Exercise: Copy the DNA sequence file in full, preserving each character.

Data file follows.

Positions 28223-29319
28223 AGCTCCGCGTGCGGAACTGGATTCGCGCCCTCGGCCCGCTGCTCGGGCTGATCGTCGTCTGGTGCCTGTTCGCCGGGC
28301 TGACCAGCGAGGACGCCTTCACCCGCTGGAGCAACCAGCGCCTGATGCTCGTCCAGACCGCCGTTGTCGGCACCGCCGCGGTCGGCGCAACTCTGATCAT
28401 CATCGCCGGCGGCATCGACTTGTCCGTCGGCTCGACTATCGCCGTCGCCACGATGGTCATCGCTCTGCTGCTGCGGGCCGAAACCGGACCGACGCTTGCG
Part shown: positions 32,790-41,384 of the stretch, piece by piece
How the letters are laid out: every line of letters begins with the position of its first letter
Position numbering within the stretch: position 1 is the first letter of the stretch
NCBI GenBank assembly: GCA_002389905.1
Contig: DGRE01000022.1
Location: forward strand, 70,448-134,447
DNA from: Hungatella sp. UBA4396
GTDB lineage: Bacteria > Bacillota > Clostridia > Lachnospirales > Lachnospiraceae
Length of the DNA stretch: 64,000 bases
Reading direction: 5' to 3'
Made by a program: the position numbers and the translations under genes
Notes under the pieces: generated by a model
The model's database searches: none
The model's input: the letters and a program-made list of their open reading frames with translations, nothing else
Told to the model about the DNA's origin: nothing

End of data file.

Positions 28223-29319
28223 AGCTCCGCGTGCGGAACTGGATTCGCGCCCTCGGCCCGCTGCTCGGGCTGATCGTCGTCTGGTGCCTGTTCGCCGGGC
28301 TGACCAGCGAGGACGCCTTCACCCGCTGGAGCAACCAGCGCCTGATGCTCGTCCAGACCGCCGTTGTCGGCACCGCCGCGGTCGGCGCAACTCTGATCAT
28401 CATCGCCGGCGGCATCGACTTGTCCGTCGGCTCGACTATCGCCGTCGCCACGATGGTCATCGCTCTGCTGCTGCGGGCCGAAACCGGACCGACGCTTGCG
Part shown: positions 32,790-41,384 of the stretch, piece by piece
How the letters are laid out: every line of letters begins with the position of its first letter
Position numbering within the stretch: position 1 is the first letter of the stretch
NCBI GenBank assembly: GCA_002389905.1
Contig: DGRE01000022.1
Location: forward strand, 70,448-134,447
DNA from: Hungatella sp. UBA4396
GTDB lineage: Bacteria > Bacillota > Clostridia > Lachnospirales > Lachnospiraceae
Length of the DNA stretch: 64,000 bases
Reading direction: 5' to 3'
Made by a program: the position numbers and the translations under genes
Notes under the pieces: generated by a model
The model's database searches: none
The model's input: the letters and a program-made list of their open reading frames with translations, nothing else
Told to the model about the DNA's origin: nothing